Review: Social media and a mommy-blogger mother from hell are the true horrors in ‘Hatching’

A young girl, a giant egg and a large teddy bear with its stuffing ripped out on a bed in the movie “Hatching.”
Siiri Solalinna in the movie “Hatching.”
(Andrejs Strokins/IFC Midnight)

In the fantastical Finnish horror fairytale “Hatching,” the directorial debut of Hanna Bergholm, a young girl hatches a murderous bird monster out of an egg she secretly nests in her bed, and that’s not even the scariest part — her perfectionist mommy-blogger mother strikes the truest terror in the film. Like many great monster movies, “Hatching” uses its creature as a metaphor for repressed emotion, and the one at the center of this film is one of the most uniquely grotesque creations seen on screen in a long time.

The bird monster is the work of Gustav Hoegen, a renowned animatronics designer with credits on several “Star Wars” films and “Jurassic World: Fallen Kingdom.” The spindly, large-eyed, goo-covered creature looks and feels like a throwback to the kind of otherworldly monsters from the best ‘70s and ‘80s fantasy films, such as “E.T.” or Jim Henson’s “Labyrinth,” and shares a similar tender yet treacherous relationship with a young protagonist.

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Our heroine Tinja (Siiri Solalinna, in her film debut) finds the mysterious egg after a traumatic incident in which a raven crashes into her family’s picture perfect house, wreaking havoc. Tinja’s mother (Sophia Heikkilä) kills the bird without batting an eye and instructs her daughter to dispose of it in the trash. But that night, the screams of the reanimated animal summon the girl outside. She finishes the job, beating it to a pulp, and assuages her guilt by taking home the large, speckled egg she discovers nearby.


She nests the egg in her bed, a secret that cannot be mined for content for her mother’s blog, “Lovely Everyday Life.” It’s something that cannot be nitpicked or criticized, like her gymnastics practice, where her mother acts as a stage mom, pushing her daughter to perfection. When the egg grows huge and hatches and a giant, black, bird humanoid emerges, Tinja’s maternal instincts kick in. She names her new friend Alli, after a lullaby her mother sings. Alli, in turn, seeks to protect and care for Tinja the only way she knows how: by attacking those she sees as Tinja’s enemies.

The script, by Ilja Rautsi is a classic monster movie, using the violent humanoid bird creature as an external representation of Tinja’s repressed emotions. As Tinja cares for Alli, feeding her, protecting her, the two become true doubles, more physically alike and psychically linked. The way Alli absorbs Tinja’s anxieties reflects the way the girl’s mother has raised her, reinforcing her own toxic perfectionism on her child.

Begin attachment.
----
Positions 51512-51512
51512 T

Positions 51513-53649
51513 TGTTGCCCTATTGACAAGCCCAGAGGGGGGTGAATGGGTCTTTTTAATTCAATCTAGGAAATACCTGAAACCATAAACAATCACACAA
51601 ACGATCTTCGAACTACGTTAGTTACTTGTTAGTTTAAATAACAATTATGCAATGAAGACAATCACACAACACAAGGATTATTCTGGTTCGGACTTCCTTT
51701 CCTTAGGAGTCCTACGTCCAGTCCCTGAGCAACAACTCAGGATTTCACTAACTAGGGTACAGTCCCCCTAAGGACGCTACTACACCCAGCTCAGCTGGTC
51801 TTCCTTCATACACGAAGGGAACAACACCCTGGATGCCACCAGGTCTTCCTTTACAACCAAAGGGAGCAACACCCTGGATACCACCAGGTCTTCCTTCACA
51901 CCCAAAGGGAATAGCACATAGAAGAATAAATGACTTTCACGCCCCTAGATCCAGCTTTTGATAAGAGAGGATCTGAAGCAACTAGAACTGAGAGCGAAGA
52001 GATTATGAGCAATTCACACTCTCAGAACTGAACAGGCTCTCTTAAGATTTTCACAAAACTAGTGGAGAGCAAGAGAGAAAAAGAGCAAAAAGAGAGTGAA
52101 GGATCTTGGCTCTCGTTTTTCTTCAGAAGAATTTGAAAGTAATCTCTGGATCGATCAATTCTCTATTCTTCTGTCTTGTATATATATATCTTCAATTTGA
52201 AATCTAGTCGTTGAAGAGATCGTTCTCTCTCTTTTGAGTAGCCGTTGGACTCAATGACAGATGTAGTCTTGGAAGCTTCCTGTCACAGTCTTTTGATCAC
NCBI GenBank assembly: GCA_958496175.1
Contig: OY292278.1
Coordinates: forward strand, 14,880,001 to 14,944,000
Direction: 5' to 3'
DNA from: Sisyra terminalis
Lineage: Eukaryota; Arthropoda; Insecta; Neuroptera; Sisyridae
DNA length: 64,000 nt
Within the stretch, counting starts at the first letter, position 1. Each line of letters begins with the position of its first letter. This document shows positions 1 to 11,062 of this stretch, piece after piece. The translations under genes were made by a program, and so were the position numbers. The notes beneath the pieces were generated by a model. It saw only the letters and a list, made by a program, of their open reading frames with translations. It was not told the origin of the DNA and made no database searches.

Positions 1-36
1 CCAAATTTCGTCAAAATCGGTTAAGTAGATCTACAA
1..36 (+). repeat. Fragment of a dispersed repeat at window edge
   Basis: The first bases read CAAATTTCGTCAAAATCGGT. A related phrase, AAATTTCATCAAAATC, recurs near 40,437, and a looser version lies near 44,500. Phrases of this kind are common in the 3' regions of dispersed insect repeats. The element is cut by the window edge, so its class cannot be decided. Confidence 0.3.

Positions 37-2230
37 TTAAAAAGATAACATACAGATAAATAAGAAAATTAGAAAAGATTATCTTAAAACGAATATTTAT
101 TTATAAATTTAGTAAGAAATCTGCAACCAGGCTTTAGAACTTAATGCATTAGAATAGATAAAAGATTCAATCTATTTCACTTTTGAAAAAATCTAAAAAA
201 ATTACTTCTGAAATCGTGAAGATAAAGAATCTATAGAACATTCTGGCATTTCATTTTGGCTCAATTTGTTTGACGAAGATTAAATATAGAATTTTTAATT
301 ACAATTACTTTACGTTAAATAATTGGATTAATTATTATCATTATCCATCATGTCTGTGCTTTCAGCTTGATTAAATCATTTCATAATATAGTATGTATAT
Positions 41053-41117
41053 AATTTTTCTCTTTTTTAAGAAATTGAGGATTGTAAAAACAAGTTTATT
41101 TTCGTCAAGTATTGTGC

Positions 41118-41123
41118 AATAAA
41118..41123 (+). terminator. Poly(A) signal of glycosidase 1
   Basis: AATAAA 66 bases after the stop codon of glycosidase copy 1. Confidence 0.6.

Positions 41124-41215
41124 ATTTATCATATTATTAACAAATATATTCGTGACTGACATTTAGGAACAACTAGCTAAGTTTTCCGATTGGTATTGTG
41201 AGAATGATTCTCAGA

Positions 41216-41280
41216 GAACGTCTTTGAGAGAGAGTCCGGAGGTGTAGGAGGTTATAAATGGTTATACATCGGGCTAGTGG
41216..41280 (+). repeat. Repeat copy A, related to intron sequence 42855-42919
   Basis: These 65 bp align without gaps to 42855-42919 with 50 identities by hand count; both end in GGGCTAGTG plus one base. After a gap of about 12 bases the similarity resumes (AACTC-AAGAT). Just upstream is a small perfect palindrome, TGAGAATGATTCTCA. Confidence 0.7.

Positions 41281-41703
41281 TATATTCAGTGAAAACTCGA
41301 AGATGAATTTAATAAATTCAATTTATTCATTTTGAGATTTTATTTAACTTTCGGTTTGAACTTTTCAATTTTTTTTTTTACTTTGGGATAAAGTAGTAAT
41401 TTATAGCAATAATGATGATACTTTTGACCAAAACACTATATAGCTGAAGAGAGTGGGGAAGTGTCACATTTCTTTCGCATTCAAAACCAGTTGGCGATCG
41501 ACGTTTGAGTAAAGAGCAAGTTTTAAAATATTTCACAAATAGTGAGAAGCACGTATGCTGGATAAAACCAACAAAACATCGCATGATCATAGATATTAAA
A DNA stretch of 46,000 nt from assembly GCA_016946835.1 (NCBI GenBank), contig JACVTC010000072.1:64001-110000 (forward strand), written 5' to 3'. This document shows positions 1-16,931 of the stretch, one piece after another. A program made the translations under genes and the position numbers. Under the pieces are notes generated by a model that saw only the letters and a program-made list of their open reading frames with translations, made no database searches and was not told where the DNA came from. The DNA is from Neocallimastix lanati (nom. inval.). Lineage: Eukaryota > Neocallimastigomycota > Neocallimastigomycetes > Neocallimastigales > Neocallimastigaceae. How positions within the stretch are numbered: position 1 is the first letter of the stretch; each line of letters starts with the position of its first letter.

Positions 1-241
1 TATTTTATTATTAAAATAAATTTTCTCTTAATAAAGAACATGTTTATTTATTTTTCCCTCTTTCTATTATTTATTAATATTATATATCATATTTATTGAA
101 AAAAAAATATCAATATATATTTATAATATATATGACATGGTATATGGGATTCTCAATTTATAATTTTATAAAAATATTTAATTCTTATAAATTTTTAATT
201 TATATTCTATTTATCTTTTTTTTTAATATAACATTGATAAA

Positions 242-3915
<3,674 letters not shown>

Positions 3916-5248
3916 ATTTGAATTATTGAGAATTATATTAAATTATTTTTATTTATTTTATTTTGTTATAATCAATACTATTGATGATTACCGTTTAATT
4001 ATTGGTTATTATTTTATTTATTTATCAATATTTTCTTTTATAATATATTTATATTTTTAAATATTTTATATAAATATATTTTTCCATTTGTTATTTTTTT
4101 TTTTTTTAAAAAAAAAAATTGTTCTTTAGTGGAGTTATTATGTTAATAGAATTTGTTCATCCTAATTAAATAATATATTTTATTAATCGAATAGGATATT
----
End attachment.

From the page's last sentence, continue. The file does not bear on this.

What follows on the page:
The monster metaphor is plainly laid out in “Hatching,” but crucially, the film resists over-explaining, allowing details to remain mysterious and the viewer to speculate and imagine rather than be spoon-fed explicit answers.

“Hatching” hinges on the performance from young Solalinna, who is a wonder, and the creature effects of the bird monster puppet. Hoegen’s work is remarkable, with Alli both monstrous and strangely human.

Bergholm crafts a richly designed film, integrating the visual style into the storytelling. Tinja’s family home, optimized for social media content, designed in white, gold, pink, and aggressive floral wallpaper, becomes a surreal and scary space. The costume design connects the family in gendered pairings but also differentiates Tinja from her peers, clad in girlish white eyelet dresses while the other girls wear jeans. Mother’s signature frilly pink frocks and gold heels are the picture of manicured femininity, but all of these adornments are mere cover for the darkness within them all.

“Hatching” imagines and externalizes what that internal darkness might look like, might act like, and offers a contemporary cautionary tale about social-media-style aesthetics and performance, as well as the psychology of parenting, in this imaginative modern-day fable.


Katie Walsh is a Tribune News Service film critic.


In Finnish with English subtitles

Not rated

Running time: 1 hour 27 minutes

Playing: Starts April 29 in general release